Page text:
With Apple's iTunes subscription service remaining a mere rumor, and Google Music still not released, Spotify is marching forward, racking up paying subscribers and significant revenue, even if almost none of the revenue is stateside. The service, which I joined as a paying subscriber a bit over a month ago, following the completion of a free trial, not only offers the deepest on-demand music library on the Web, but also extended Facebook integration for social connections, and lately, big name bands like R.E.M. have chosen to debut on Spotify, hallowed ground previously held for iTunes or big box retailers. Today the company announced the achievement of one million paid accounts (per MediaMemo).
While there remains some skepticism from cynical industry pundits about Spotify and its delayed entry to the US, feedback from all its users I know has been unhesitatingly enthusiastic, and paying for the service has been a no-brainer. I'm currently signed up to pay $9.99 a month automatically from PayPal to Spotify, and have considered closing other paid music accounts, including Sirius XM and the competitive Rdio, who coincidentally introduced its Mac OS X application earlier today.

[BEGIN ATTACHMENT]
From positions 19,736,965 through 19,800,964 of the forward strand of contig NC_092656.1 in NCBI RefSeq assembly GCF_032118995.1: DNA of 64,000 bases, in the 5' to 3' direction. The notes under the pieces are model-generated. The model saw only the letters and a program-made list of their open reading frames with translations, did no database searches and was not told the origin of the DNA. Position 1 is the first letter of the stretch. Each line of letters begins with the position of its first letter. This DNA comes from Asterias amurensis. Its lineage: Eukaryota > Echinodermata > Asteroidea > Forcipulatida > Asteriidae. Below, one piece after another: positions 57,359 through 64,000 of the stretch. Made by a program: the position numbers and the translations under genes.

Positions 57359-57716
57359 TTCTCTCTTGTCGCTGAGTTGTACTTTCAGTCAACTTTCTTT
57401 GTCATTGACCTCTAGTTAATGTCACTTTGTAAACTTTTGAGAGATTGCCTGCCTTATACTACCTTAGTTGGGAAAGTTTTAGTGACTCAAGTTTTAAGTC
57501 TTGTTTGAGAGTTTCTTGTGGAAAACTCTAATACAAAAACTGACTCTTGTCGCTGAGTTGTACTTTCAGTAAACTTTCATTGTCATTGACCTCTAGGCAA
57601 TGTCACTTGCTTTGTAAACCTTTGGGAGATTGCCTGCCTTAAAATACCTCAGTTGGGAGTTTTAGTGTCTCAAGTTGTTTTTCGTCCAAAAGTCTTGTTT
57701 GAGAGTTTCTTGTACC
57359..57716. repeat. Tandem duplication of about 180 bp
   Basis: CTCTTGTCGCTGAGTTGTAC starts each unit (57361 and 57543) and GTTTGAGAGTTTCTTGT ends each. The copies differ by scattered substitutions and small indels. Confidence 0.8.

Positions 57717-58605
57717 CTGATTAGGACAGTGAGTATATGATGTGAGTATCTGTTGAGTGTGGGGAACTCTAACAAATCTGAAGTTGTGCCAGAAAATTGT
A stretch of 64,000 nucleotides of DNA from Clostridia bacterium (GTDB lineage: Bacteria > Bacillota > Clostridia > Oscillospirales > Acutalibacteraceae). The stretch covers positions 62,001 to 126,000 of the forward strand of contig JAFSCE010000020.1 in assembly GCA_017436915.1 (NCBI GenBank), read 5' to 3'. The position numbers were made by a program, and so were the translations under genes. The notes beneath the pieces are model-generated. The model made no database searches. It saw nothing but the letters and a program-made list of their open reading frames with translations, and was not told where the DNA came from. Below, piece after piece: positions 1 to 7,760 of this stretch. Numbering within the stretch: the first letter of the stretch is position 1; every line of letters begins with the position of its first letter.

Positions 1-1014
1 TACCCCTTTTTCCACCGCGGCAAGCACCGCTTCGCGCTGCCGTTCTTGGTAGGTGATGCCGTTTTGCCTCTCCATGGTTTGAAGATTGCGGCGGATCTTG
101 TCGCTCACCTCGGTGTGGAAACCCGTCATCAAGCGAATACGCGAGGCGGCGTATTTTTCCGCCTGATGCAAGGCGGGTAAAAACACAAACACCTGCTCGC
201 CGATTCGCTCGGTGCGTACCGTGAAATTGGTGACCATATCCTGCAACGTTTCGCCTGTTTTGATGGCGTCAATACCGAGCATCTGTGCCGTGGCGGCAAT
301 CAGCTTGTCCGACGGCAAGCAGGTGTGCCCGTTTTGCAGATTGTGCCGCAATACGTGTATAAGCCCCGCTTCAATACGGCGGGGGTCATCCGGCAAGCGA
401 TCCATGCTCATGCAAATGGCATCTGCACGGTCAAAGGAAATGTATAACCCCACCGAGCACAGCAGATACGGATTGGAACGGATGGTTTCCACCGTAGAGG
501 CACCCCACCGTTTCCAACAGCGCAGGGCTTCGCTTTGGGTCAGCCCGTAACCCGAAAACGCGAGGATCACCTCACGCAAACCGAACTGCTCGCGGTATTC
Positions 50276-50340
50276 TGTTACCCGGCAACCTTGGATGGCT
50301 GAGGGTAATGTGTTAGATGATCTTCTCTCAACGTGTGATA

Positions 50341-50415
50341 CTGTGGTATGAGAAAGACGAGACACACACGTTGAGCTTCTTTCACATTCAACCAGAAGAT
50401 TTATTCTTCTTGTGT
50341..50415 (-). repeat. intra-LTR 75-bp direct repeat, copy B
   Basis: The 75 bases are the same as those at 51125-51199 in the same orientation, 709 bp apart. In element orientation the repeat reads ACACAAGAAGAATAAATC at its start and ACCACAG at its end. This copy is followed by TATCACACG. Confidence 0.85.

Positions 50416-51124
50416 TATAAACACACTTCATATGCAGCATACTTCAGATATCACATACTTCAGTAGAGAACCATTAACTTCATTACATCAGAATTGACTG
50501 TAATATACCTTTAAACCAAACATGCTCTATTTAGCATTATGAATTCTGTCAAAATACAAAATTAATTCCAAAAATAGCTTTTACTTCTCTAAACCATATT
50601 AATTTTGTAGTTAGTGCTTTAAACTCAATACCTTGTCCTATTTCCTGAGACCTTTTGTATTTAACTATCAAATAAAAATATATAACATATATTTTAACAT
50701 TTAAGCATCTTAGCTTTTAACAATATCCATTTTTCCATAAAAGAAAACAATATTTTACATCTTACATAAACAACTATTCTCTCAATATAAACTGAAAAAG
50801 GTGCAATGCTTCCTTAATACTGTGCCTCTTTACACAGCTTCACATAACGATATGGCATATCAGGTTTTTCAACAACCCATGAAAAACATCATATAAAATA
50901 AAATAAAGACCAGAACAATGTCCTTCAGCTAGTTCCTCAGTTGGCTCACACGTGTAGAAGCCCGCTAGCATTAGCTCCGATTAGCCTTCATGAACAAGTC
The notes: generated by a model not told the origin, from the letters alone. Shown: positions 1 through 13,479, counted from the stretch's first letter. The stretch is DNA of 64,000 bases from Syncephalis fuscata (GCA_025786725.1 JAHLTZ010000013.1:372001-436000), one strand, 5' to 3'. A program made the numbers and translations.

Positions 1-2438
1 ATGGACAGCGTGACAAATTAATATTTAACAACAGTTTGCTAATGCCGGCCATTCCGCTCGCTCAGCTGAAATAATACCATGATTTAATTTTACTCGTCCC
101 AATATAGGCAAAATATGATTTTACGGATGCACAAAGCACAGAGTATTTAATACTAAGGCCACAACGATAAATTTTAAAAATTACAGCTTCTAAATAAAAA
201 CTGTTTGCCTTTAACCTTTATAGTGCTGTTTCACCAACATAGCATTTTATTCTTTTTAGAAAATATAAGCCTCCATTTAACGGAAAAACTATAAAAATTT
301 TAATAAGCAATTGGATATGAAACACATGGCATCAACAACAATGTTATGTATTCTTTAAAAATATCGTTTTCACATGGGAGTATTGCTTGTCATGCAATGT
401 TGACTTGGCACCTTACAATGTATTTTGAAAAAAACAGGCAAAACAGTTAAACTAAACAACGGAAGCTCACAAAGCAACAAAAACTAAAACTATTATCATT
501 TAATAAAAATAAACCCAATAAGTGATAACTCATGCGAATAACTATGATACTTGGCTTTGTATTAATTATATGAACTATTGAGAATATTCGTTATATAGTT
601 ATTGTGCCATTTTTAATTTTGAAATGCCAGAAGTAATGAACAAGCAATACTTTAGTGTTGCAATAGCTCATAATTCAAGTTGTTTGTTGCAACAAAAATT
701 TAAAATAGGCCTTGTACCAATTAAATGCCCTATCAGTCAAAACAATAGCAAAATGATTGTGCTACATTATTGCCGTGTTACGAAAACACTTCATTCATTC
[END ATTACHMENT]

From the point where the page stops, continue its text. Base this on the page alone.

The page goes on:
Daniel Ek, founder of Spotify, commemorated the milestone today in a quick blog post, saying "It’s a testament to our fantastic users who continue to support us and spread the Spotify word." Early access to albums like R.E.M.'s "Collapse Into Now" doesn't hurt either.
Recent news has discussed Spotify's ongoing discussions with US record labels about entering the states, negotiations which don't sound fun, fast, or cheap, but are clearly happening. It's also probable that Apple's controversial subscription battle was designed with Spotify in mind, though they have opted to stay out of that particular PR thicket.
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